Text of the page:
But the next two lines, among many others, seem equally provocative:
who blew and were blown by those human seraphim, the sailors, caresses of Atlantic and Caribbean love,
who balled in the morning in the evenings in rose gardens and the grass of public parks and cemeteries scattering their semen freely to whomever come who may,
(You can listen to Ginsberg read Howl on Poets.org.)
City Lights, a publishing company and bookstore in San Francisco owned by poet Lawrence Ferlinghetti, proceeded to publish the book in the fall of 1956. The publication led to Ferlinghetti’s arrest on obscenity charges. Ferlinghetti was bailed out by the American Civil Liberties Union, which led the legal defense. Clayton Horn (a Sunday school teacher) was the judge for the case and had achieved notoriety earlier that year for sentencing five shoplifters to a screening of The Ten Commandments. The defense brought literary expert after literary expert (9 in total) to the stand to testify to the poem’s literary and social importance and on October 3 Judge Horn ruled the poem was of “redeeming social importance” and Ferlinghetti was cleared.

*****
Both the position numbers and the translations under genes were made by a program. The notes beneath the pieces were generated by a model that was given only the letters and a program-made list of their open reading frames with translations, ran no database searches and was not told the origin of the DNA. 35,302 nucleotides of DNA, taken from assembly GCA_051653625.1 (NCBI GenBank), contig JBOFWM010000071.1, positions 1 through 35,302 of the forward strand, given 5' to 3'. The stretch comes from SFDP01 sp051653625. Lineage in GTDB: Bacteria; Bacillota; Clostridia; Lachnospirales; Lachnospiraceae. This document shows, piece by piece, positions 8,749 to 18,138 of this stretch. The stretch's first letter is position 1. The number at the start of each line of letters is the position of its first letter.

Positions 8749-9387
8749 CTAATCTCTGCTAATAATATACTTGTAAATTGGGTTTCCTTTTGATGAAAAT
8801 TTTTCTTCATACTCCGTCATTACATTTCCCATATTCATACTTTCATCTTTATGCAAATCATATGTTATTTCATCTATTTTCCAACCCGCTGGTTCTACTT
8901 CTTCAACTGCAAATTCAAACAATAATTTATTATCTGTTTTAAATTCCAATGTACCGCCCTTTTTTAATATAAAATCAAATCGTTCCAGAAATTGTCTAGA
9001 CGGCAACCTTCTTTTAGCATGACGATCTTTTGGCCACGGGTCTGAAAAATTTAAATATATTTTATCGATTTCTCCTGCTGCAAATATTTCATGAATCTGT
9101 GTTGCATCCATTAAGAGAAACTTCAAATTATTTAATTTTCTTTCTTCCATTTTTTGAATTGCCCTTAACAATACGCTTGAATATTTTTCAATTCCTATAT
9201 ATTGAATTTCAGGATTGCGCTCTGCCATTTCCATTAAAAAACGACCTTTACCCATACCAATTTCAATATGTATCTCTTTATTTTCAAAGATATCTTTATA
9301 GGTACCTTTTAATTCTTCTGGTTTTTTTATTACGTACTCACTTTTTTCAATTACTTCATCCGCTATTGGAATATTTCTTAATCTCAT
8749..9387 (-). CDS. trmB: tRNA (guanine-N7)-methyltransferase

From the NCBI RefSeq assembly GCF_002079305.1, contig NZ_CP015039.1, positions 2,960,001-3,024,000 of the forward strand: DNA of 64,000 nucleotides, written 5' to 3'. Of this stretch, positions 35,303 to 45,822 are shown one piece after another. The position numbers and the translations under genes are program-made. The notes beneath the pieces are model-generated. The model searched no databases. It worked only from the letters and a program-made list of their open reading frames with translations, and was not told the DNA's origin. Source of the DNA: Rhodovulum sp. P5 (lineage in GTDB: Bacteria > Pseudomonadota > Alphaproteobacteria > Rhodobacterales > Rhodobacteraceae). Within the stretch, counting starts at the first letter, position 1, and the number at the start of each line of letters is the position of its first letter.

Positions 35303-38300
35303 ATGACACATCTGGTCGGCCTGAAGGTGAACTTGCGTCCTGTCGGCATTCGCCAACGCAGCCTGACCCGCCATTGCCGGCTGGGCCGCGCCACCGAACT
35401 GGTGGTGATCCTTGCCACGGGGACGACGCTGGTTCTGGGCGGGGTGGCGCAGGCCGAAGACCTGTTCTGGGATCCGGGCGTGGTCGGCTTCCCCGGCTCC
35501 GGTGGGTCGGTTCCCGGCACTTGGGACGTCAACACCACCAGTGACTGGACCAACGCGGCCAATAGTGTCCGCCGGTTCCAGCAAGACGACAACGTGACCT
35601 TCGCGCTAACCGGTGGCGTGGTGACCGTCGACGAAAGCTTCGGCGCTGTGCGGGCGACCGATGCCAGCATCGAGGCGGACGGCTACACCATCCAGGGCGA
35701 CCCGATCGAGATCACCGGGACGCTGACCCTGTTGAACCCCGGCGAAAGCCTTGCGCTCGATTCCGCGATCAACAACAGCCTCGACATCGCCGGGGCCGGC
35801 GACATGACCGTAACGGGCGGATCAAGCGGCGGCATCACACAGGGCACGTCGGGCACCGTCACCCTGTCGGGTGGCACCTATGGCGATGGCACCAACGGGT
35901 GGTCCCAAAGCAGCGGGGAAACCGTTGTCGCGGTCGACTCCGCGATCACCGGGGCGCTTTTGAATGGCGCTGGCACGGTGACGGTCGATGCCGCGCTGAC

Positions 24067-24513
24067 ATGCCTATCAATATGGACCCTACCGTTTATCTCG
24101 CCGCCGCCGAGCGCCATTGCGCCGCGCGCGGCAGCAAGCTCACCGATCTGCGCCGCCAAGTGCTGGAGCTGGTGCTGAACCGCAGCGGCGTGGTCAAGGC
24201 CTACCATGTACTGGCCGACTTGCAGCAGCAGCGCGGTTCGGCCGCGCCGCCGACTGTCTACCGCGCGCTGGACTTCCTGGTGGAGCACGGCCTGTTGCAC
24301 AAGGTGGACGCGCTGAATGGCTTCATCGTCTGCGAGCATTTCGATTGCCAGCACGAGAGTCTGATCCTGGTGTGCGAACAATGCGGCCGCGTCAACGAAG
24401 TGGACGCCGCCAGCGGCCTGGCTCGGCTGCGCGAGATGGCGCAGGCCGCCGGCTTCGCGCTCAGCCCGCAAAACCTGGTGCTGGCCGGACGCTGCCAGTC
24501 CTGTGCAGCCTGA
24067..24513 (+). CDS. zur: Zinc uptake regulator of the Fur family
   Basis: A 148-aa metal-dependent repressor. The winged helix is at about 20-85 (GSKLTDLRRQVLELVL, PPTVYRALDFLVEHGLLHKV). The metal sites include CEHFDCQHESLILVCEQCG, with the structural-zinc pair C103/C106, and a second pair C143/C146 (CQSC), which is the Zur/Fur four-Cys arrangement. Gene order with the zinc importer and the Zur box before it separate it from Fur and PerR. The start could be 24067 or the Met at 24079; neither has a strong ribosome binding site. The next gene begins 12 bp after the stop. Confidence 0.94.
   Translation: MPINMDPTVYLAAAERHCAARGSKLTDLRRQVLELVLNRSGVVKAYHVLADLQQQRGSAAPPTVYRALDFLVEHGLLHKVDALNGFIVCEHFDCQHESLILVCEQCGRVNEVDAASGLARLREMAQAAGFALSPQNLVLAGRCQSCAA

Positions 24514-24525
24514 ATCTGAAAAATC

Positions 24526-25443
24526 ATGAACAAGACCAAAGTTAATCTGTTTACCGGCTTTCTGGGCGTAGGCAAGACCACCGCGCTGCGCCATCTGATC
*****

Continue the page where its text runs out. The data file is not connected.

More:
According to the Lotharingian computists, on this date the world was going to end. They believed they had found evidence in the Bible that a conjunction of certain feast days prefigured the end times. Supposedly, it was on this day that Adam was created, Isaac was sacrificed, the Red Sea was parted, Jesus was conceived, and Jesus was crucified. Therefore, it naturally followed that the End must occur on this day!
The Lotharingian computists were just one of a wide scattering of millennial cults springing up in advance of that first Millennium. The abbot of Saint-Benoit of Fleury-sur-Loire sent a letter to his king complaining about the Lotharingians: